The current manner of democratic governance in Southasia came with the British, but did not depart with them. The countries that were under direct British rule inherited the institutions of governance, and continued to use them on the assumption that they offered the best option for democracy and independence. Thus, democratic governance of British origin continues with great gusto in India and Sri Lanka, while Pakistan and Bangladesh keenly await its reappearance in public life. Nepal and Bhutan, meanwhile, are trying to explore how their traditional monarchies can transcend to the Westminster model of parliamentary governance.
The democratic governance in the region, which also includes the world’s most impoverished areas, seems to have become a model for developing countries far and wide. With India becoming an economic giant whose gross domestic product is growing annually by nearly 10 percent, industrialisation has become its single most important economic strategy. In turn, the smaller Southasian countries marvel at the status of this big brother next door, and their politicians clamour for the same type of economic development and affluence that they find in India.
Against this backdrop has arisen what has by now become known as the Singur-Nandigram episode. Over the past several months, these two towns in West Bengal have become widely known for the ongoing local opposition to and conflicts over governmental attempts to acquire land for industries. In Singur, the incoming industry belonged to the Indian giant Tata; while in Nandigram, there was an initial proposal for the establishment of a special economic zone, though this was subsequently withdrawn following intense public protest.
Events in Singur and Nandigram reflect the growing dichotomy between government commitments to promote industrial growth at any cost, and the threat to the livelihoods of large numbers of citizens that would occur as a result of the acquisition of land for industry – the ability to do so, incidentally, is given by the Land Acquisition Act of 1984, also a legacy of British rule. At the core of the events in Singur and Nandigram, much of which were violent, lies the question of land. Indeed, the conflicts over land have been so intense that no serious question has been raised as to the nature of the industries in question, their products or their ownership status.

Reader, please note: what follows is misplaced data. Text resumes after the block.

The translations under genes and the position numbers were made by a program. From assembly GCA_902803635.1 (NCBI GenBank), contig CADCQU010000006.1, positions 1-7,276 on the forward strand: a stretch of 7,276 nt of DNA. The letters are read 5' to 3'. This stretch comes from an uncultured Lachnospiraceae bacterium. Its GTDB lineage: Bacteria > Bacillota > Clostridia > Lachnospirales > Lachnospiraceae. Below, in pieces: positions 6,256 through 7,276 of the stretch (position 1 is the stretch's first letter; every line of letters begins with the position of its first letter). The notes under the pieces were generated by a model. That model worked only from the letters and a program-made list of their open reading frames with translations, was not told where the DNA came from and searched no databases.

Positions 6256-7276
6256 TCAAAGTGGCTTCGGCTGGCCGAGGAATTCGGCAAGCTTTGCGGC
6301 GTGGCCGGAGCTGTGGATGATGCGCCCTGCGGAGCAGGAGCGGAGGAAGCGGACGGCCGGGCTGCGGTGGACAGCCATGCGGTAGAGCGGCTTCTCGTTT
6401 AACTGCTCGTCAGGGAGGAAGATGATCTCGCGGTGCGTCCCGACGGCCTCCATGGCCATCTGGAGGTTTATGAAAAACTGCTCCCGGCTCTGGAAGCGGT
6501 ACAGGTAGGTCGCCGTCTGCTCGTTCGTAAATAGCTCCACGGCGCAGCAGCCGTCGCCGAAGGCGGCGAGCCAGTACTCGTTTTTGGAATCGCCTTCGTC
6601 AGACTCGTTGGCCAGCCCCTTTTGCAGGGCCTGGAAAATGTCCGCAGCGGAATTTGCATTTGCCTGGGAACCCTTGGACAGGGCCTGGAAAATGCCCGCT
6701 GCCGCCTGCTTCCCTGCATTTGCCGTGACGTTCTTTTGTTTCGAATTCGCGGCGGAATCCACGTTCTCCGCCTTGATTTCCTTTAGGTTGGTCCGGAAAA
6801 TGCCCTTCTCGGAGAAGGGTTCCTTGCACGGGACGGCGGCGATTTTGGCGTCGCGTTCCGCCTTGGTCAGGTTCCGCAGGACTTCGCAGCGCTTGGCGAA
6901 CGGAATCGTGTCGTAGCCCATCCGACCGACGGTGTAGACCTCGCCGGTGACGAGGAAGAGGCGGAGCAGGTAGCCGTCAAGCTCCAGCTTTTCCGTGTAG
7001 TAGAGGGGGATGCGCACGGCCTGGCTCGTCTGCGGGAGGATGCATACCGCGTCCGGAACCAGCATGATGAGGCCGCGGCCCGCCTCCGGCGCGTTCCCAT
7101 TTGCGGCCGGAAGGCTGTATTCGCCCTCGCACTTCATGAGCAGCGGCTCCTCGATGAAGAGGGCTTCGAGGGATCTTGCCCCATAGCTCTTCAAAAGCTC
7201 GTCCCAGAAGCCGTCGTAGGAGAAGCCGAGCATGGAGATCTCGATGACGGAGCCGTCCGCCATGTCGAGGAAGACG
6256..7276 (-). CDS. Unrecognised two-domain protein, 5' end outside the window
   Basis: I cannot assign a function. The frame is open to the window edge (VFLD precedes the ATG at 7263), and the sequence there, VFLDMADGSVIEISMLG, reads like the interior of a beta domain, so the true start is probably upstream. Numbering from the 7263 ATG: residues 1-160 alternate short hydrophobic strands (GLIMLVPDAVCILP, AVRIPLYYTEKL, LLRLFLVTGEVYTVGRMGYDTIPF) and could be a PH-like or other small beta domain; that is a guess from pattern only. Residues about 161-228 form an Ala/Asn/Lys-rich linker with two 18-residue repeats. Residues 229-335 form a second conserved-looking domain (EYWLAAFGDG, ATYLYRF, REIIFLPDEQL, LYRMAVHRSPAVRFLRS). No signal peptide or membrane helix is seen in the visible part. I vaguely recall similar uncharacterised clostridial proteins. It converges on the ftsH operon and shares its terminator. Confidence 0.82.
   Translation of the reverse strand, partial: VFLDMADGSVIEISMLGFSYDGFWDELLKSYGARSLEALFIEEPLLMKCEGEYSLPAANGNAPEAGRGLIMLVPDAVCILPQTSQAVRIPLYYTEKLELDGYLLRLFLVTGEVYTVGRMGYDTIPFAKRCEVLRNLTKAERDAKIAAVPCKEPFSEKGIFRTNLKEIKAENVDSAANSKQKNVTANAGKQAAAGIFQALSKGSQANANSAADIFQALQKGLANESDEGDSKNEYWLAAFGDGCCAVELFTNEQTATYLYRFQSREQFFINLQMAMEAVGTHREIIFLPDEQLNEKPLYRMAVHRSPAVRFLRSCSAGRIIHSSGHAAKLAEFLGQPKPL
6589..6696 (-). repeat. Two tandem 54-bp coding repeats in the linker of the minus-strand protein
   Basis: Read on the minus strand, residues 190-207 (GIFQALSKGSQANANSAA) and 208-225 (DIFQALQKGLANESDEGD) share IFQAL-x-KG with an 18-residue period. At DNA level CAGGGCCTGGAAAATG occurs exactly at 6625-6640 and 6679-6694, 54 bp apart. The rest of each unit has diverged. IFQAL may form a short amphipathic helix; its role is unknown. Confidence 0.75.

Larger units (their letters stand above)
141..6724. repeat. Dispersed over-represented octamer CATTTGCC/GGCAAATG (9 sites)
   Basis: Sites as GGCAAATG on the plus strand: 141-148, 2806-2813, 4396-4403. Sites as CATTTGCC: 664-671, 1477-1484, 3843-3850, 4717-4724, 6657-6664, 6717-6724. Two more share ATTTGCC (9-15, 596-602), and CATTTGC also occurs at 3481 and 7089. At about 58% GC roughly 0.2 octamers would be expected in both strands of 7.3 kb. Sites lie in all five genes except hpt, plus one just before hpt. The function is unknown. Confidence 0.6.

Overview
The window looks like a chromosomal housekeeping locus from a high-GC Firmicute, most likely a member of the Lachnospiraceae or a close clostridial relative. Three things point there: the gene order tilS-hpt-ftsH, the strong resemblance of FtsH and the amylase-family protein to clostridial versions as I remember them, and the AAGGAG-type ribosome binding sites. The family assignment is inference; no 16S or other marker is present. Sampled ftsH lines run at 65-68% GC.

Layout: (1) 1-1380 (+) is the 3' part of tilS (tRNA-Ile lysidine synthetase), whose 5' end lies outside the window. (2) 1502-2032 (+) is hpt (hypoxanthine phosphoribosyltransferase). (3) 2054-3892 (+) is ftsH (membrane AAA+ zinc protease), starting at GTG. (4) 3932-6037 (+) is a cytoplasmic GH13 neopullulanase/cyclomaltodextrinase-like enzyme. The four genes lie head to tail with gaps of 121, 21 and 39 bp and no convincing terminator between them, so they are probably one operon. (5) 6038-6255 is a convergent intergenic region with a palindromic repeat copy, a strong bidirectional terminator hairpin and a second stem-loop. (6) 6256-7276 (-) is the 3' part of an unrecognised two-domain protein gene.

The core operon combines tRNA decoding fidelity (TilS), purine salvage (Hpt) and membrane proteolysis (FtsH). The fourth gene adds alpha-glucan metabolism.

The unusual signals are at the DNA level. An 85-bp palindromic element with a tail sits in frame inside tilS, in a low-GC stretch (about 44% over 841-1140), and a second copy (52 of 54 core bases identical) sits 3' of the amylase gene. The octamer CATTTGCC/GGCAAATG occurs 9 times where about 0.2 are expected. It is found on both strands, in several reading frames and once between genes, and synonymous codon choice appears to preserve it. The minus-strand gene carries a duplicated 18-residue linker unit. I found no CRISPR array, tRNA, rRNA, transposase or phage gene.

There is no hiding from the fact that economic growth in India has been distributed very unequally. The age-old ‘percolation’ theory, whereby benefits were assumed to ‘trickle down’ the social ladder, has largely hit the rocks, leading to the poor remaining marginalised from the social, economic and political processes. This applies across the Indian political spectrum, independent of the declared ideological status of the party in government. The rapid industrialisation being experienced in certain places in India indicates that an important convergence is taking place in the Indian polity. Whether in Gujarat, ruled by the rightist Bharatiya Janata Party, or in West Bengal, where for more than three decades parties claiming Marxist ideological roots have been in power, the same industries are being invited to set up shop. The investors are naturally happy with such a convergence of economic priorities, as chief ministers of Indian state after Indian state increasingly line up to invite them to set up industries. Unlike the earliest years of Jawaharlal Nehru, when industries ran after the leaders, the shots are now being called by the corporates.
The cases of land acquisition in Singur and Nandigram are not the largest of such land transfers currently going on in India, but surely they are the most discussed. In many other states, such acquisitions and transfers are being planned on much larger scales, and implemented with significantly more state aggression towards the landholding communities. Right now in Orissa, for instance, there is talk of the emergence of a new Nandigram-type resistance by local people. Thanks to the widespread discussion of the events at Singur and Nandigram, coupled with the deep involvement of non-party activists and common people, a rich discourse is now readily available. This can be of significant value in providing leads to modifying and restructuring democratic governance in India, as much as in providing more deep-rooted structures for democracy in other parts of Southasia.
Credit for much of this change should go to the non-party political process in West Bengal. On 14 November, this process was able to draw 100,000 people into the streets of Calcutta, to take part in a silent, peaceful march to register their protest against the violence being perpetrated by the police and ruling party cadres in Nandigram. From the state government’s secretariat, Chief Minister Buddhadeb Bhattacharjee interpreted the violence and the subsequent entry of the cadres of his party in Nandigram as a positive achievement, and emphatically stated that the detractors of his party had been “paid back in their own coin”. Later, in a less convincing manner, he allowed that such a statement had not been particularly appropriate.